To visit the only surviving member of the classic Seven Wonders of the Ancient World, you’d have to fly to Egypt to see the Great Pyramid of Giza. But Alabamans have plenty of wonderful sites right in their state, starting with these seven natural wonders.
1. Cheaha State Park
Alabama’s highest point sits above the clouds surrounded by approximately 300,000 acres of Talladega National Forest. “We refer to Cheaha State Park as an ‘island in the sky,’” says Superintendent Renee Raney. “At 2,407 feet above sea level, we often find ourselves surrounded by a sea of clouds.” But the altitude is far from the park’s only attraction. Waterfalls, tunnels of mountain laurels, and 300-plus avian species lure nature lovers to the rolling foothills of the Appalachian Mountains. Athletic types come for old-school mountain biking paths and access to the 271-mile Pinhoti Trail. This year brings a new interpretive center as well as renovations to the park’s cabins, chalets, hotel, and Vista Cliffside Restaurant, which is one of the best spots to catch a spectacular sunset over miles of mist.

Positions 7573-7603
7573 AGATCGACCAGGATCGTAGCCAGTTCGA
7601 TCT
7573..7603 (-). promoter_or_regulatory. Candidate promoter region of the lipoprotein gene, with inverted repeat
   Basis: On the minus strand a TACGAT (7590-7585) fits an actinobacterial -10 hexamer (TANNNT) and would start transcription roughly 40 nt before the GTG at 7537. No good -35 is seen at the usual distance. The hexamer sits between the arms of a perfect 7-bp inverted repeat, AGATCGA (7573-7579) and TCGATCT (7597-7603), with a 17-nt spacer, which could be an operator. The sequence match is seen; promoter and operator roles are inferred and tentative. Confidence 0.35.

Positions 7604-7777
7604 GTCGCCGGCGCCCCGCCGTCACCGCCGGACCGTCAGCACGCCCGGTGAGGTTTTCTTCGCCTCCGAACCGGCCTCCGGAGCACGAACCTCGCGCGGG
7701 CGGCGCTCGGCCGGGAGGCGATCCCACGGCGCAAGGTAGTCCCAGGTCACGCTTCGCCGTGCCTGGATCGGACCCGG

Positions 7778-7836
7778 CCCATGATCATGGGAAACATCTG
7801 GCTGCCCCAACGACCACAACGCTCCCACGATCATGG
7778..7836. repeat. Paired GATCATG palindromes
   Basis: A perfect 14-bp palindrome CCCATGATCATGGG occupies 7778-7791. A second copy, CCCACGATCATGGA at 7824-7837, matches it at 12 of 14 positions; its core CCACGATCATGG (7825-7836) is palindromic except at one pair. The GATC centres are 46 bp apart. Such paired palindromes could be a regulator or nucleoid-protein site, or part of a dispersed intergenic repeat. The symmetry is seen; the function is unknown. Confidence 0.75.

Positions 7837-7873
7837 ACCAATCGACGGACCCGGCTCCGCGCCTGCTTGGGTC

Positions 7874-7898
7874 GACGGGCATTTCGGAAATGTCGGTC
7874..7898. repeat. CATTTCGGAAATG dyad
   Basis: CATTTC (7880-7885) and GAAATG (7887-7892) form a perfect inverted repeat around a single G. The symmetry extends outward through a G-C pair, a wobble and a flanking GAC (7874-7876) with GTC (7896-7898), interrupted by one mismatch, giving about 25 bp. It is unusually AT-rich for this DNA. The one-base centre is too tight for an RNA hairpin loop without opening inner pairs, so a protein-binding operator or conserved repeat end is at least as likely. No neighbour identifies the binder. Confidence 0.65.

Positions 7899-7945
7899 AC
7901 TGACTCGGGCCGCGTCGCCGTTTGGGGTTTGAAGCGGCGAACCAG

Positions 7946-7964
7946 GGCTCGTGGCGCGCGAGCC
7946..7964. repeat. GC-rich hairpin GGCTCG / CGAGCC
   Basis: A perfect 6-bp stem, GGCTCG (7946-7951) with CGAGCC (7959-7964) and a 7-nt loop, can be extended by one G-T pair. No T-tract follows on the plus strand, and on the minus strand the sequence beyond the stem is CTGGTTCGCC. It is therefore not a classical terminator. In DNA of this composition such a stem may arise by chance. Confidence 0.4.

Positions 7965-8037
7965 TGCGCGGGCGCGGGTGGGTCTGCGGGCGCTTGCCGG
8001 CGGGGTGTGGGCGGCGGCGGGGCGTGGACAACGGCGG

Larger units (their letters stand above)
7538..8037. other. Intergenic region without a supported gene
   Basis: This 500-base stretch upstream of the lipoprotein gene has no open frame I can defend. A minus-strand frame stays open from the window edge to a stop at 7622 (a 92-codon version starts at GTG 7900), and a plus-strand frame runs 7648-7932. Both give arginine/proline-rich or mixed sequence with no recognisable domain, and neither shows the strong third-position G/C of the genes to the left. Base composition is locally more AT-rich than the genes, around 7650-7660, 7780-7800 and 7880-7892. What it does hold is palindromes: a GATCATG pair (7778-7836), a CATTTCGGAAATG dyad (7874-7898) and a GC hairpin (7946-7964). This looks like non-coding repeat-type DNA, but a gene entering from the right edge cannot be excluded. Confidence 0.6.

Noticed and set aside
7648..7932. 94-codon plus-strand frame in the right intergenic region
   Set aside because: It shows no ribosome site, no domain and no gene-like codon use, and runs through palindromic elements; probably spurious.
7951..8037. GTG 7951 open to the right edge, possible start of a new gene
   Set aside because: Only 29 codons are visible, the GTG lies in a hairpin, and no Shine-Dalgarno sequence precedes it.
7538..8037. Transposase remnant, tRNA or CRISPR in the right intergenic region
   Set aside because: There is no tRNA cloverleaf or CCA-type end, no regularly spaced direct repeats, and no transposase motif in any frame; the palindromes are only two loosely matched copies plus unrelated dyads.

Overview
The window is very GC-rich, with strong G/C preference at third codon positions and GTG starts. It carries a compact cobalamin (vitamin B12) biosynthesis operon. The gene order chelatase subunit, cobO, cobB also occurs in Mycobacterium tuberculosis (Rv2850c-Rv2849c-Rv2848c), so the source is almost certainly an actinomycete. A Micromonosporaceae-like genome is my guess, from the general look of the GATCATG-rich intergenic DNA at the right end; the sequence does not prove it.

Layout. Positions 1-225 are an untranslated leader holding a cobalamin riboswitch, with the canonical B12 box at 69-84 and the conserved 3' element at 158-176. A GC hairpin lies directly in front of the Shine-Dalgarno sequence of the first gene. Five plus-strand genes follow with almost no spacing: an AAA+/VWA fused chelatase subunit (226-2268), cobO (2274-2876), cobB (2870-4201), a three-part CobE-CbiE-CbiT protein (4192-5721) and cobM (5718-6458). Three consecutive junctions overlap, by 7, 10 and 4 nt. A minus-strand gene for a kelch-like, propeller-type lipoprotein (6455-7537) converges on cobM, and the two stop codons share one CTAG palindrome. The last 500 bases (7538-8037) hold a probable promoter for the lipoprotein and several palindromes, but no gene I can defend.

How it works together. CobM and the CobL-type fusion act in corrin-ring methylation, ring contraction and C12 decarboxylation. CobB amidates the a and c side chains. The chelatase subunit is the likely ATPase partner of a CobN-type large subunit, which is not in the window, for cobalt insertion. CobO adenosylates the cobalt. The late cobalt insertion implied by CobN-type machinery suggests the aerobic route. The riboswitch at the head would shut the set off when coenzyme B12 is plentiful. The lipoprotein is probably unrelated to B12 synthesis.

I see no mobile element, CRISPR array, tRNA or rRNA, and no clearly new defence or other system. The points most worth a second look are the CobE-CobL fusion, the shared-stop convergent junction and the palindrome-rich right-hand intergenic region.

Info: 19644 Highway 281, Delta. (256) 488-5111; alapark.com/parks/cheaha-state-park.
2. Cahaba Lilies
Of the 69 rare and endangered species that call the Cahaba River National Wildlife Refuge home, none puts on a show quite like the imperiled Cahaba Lily. May through June, the refuge’s riverbanks break out in brilliant white starbursts. The aquatic spiderlilies only grow wedged into rocky shoals with fast-moving water and plenty of sunshine. And this Alabama spot is home to the largest-known stand of these idiosyncratic flowers, not to mention 13 other species of flora and fauna found nowhere else on the planet. The rustic refuge may be short on facilities, but there are plenty of spots along River Trace, a dirt road just off County Road 24, to drop a canoe into the Cahaba River for the best viewing. Locals bring camp chairs and coolers. Everyone brings a camera.